US eBay Authenticate aims to stamp out fakes

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eBay have announced a new authentication program, eBay Authenticate, as they continue to boost consumer confidence when purchasing high-end merchandise.

The idea is that if you’re about to splash several hundred dollars on a designer handbag you don’t want to find out a year down the line that you were conned and it’s a fake. Equally as a seller you want a top price for your item and don’t want buyers put off thinking eBay may be a dodgy site and reluctant to bid on your product.

eBay explains “We know that many shoppers may be hesitant to purchase high-end products online. This service is designed to help quell some of those concerns – and in turn – enhance the opportunity for our sellers to get top dollar for their items“.

The way the service works is that when listing an item the seller can opt in to the authentication service for an additional fee at the point of listing. When a buyer makes a purchase, the product will be reviewed by a professional authenticator before it’s delivered to the buyer.

The listing will highlight that the product is covered by eBay Authenticate and, to give peace of mind, if subsequently it’s found to be fake the buyer will be refunded twice the price they originally paid.

If a buyer bids on a listing where the seller hasn’t opted into eBay Authenticate, the buyer will still be able to use the service but in this case they themselves will pay the fee.

Initially it’s expected that the service will be offered in categories such as fashion as it’s known buyers may be hesitant when considering products like high end hand bags, but the service could expand to other categories in the future, jewellery and watches immediately spring to mind as categories that could benefit.

eBay acknowledge that for more established sellers, the service may not be as meaningful given they’ve likely established a trusted reputation but the service will eventually be available to all sellers. The initial pilot program will be rolled out over the coming months.

6 Responses

  1. that is actually a fantastic idea.
    shame its ebay and all they have is an idea.

    the price is: a complete mystery.
    the method is: a complete mystery.
    when it happens: a complete mystery.

    hey ebay i have an idea: instead of fast and free, just teleport items instantly into peoples homes!
    the benefits are countless, it’ll be wonderful!

    i dont know how it’ll work, i dont know what it’ll cost, i dont know when it’ll be realised, but how clever do i sound thinking that up all by myself?

    think my teleport idea is way better than their unambitious authenticating idea, and just as likely to happen.

  2. The thing it won’t be able to stop presumably, is where a factory continues to produce goods after the initial genuine order has been paid for and shipped.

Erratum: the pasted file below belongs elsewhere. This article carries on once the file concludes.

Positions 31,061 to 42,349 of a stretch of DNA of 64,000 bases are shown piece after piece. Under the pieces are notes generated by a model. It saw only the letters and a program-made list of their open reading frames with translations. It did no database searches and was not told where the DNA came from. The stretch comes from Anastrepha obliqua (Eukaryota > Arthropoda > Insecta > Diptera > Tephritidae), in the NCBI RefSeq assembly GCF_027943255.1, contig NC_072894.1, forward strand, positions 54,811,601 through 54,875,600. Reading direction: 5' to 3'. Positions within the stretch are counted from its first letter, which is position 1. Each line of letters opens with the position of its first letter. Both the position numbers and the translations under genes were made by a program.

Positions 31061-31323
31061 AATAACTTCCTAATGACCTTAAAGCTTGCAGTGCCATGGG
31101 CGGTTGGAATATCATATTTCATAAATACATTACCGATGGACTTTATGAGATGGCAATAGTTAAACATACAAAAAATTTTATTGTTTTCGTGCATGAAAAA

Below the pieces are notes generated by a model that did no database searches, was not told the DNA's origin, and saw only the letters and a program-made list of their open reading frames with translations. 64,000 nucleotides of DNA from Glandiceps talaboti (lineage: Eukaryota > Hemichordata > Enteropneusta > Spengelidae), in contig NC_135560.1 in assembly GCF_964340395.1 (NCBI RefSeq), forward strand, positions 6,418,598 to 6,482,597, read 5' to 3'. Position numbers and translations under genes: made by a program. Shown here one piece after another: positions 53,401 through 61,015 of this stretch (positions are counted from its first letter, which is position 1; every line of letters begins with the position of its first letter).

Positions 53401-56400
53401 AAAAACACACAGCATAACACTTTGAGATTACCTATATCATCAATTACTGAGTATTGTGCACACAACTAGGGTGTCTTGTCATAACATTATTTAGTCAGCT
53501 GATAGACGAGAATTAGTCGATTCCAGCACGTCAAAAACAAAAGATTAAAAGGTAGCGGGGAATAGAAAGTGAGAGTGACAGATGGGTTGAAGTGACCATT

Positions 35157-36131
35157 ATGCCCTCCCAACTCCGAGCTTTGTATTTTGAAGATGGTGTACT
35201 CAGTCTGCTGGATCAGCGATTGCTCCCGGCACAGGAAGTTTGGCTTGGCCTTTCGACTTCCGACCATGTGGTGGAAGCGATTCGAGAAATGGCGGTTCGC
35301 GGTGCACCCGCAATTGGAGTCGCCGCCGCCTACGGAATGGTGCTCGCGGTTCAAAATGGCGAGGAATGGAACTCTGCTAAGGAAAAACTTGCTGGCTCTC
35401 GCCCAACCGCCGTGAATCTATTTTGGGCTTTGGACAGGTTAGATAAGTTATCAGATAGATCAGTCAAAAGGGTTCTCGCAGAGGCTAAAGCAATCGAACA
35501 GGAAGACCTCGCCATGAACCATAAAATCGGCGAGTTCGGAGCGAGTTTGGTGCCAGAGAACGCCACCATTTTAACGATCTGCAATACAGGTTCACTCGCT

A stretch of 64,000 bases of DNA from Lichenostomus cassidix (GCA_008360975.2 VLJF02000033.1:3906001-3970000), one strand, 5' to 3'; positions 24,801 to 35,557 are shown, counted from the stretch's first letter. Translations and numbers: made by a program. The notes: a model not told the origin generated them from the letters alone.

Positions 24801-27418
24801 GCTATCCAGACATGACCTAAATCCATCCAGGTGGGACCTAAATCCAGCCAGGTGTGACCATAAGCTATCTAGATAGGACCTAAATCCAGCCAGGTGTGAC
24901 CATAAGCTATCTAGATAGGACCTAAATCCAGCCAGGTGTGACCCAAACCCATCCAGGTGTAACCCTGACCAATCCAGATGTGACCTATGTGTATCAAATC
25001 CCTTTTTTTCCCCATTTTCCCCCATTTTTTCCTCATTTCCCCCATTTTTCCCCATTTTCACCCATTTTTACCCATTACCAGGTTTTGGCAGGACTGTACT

I’m thinking of clothing here, due to experiences of friends in Eastern Europe who went to factories in Turkey as prices were low and quality high.
    The owner of the factory making clothing for Western fashion chains had a friend/relative producing the original labels, so once the initial order was completed, ‘genuine’ copies were then produced and sold for a fraction of the cost – doubtless this practice exists in other manufacturing regions.
    Would it even be possible to tell the difference unless the manufacturers started using slightly different or inferior fabric, and would it even be classed as fake if it was identical stuff from the same factories ?

  3. Hang on a sec:

    If an item is found to be fake, then buyer gets double the money back?
    Say they bought an item for £1000 and it was fake, the buyer gets £2000 back?

    Who coughs up the extra £1000? eBay or the seller? I’ve got a feeling that’s not going to be eBay, isn’t t?

    What happens to the fake product, do eBay burn it like they do at customs?

    What happens if the expert authenticator makes a mistake and marks a genuine product as fake? What if the fake product is such a good copy it’s virtually indistinguishable from the genuine article, it’s then marked as genuine and the seller makes a tidy profit? How good is the “professional authenticator”, is he infallible?

    So many questions, so many potential problems, I see no reason why a seller would want to do this?

  4. If I were worried about an item being fake I would buy from the known authorised dealer or distributer
    and who appoints or qualify these experts
    in our experience
    the “experts” take the easy option and say fake first

  5. could a seller sell a fake to an accomplice then share twice the money back ?
    then if only vetted and accredited sellers are able to use this service
    surely a one off licence or vetting fee by a vendor whould suffice


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